This approach suffers from bad reusability: for example if you want to handle some kind of message that needs to do things from A_NEW and A_CNL, you would end up with multiple inheritance rather quickly.

Instead I would choose a class containing the common code, that makes calls to an interface to customize that common code. Something like this:

BasicHandler <>--- IMsgHandler ------------\ 1 1 ^ ^ ^ ^ * | ^ | | | | | | = inheritance MsgAHandler | | ANewHandler 1 | ACnlHandler HandlerContainer <>-/ <>- = containment

The HandlerContainer class can be used to group the behaviour of other handlers together.

This pattern is called 'Composite', if I'm not mistaken. And to create the correct instances of the handlers, you will of course need some kind of factory.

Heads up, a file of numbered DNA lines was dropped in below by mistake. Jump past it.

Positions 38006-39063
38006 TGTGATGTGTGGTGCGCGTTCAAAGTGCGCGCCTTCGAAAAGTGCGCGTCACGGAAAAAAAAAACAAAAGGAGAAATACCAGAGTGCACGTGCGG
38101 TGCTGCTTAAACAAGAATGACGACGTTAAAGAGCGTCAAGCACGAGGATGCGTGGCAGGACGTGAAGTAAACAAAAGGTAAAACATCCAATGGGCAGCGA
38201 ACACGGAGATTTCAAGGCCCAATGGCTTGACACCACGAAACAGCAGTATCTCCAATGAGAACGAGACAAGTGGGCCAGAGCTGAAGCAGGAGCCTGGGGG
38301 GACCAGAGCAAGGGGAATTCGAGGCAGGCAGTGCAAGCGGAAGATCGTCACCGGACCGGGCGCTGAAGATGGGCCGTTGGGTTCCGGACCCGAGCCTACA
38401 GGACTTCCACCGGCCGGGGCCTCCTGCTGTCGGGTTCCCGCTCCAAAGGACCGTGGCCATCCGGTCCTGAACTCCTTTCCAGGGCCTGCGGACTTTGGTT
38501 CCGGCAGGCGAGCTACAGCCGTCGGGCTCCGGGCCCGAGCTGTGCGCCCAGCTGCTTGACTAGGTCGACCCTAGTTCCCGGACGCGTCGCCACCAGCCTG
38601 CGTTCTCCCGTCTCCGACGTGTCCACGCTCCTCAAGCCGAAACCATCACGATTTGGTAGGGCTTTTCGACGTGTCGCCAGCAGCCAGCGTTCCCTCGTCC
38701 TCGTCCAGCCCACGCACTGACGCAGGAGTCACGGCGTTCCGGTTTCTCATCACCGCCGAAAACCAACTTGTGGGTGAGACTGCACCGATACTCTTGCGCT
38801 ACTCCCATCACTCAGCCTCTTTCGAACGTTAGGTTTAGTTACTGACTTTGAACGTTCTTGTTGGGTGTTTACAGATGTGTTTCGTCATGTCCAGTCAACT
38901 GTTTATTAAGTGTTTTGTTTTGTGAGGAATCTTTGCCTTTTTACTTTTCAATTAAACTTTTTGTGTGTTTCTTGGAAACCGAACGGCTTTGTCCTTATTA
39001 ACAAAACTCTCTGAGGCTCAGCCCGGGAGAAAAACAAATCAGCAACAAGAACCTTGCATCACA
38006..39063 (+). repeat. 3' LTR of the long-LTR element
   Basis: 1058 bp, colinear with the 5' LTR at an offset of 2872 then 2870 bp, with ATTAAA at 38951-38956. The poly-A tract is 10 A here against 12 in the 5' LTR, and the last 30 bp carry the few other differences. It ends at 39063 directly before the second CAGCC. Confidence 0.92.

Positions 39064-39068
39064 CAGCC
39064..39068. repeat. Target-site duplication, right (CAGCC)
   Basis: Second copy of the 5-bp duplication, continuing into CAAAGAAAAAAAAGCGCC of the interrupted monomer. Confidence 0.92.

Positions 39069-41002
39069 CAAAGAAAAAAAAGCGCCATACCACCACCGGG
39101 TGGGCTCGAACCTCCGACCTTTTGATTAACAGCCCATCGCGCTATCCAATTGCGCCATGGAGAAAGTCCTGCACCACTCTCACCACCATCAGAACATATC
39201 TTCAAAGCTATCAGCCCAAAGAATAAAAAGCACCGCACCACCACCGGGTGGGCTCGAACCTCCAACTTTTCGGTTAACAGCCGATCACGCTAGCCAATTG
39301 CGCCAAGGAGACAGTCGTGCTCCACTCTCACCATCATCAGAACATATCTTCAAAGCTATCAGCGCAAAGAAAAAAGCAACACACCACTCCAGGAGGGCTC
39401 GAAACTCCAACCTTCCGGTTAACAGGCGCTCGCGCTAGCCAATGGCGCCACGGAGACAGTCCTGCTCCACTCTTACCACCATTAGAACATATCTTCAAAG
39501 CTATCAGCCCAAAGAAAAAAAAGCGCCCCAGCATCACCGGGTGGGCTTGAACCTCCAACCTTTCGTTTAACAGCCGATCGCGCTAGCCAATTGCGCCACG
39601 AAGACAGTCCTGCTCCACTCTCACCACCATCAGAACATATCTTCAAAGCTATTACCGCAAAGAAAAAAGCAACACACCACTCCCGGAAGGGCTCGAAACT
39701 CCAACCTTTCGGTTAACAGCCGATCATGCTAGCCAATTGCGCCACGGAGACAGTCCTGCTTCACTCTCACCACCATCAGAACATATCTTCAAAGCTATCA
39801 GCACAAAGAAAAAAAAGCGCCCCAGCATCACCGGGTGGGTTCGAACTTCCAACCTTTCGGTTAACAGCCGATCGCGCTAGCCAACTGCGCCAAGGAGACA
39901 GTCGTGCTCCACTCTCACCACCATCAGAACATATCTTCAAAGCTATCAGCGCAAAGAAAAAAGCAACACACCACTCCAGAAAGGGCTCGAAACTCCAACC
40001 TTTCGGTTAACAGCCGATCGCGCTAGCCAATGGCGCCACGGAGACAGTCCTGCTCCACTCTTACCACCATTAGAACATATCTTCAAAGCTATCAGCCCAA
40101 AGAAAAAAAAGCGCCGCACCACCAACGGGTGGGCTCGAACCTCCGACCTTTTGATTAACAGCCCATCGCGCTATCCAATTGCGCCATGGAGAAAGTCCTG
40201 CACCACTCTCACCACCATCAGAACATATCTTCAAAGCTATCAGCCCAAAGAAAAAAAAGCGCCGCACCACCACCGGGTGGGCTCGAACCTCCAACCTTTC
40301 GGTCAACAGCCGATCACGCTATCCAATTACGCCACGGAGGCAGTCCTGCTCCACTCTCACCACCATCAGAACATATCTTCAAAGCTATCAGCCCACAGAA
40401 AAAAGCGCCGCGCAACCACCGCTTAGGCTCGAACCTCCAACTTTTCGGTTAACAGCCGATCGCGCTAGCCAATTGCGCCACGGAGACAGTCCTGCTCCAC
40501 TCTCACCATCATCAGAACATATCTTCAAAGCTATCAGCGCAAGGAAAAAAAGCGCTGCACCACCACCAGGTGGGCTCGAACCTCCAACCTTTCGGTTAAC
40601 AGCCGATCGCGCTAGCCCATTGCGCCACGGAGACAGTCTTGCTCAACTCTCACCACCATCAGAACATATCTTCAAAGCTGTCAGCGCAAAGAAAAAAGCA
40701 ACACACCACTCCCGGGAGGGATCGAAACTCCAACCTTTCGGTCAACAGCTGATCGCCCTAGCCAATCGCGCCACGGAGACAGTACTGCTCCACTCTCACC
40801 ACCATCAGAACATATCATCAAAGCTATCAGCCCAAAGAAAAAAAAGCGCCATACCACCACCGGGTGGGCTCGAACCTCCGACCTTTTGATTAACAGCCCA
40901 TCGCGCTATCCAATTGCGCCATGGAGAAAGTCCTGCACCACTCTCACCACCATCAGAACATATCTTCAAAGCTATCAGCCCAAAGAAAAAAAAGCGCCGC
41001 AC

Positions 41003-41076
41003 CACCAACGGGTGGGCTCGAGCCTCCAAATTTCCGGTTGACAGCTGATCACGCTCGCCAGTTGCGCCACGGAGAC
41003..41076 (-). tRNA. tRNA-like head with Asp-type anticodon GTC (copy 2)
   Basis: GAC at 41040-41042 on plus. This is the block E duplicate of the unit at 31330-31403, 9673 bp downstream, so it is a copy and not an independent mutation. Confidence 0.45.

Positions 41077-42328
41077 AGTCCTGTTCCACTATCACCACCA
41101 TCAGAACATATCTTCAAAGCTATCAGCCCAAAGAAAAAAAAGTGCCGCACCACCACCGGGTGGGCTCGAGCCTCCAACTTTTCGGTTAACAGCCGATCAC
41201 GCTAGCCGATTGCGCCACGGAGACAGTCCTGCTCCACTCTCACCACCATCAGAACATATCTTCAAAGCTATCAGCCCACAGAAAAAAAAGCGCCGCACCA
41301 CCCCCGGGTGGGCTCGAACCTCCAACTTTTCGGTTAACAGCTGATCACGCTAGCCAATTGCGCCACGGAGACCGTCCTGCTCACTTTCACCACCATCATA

Good luck!

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I'm trying sth similar now, thanks for tips. BTW, decent text notation! – Nazgob Oct 28 '08 at 21:02

That does sound like a fun challenge. :-)

Your "initial plan" sounds like a good one: factor out all of the similar processing between all of the messages and put the code for them in a base message class. The changing items can become virtual functions (such as CheckForRequiredLines or VerifyLineOrder, perhaps), possibly with default implementations for the most common case. Then derive other classes for the specific message types.

It's hard to give generic advice for a design problem like this. It seems to me that your main parser function corresponds to the Factory Method pattern, but that's the only one I can easily identify. (I'm not too familiar with the names of design patterns -- I use many of them, but I only learned that they have names a couple years ago.)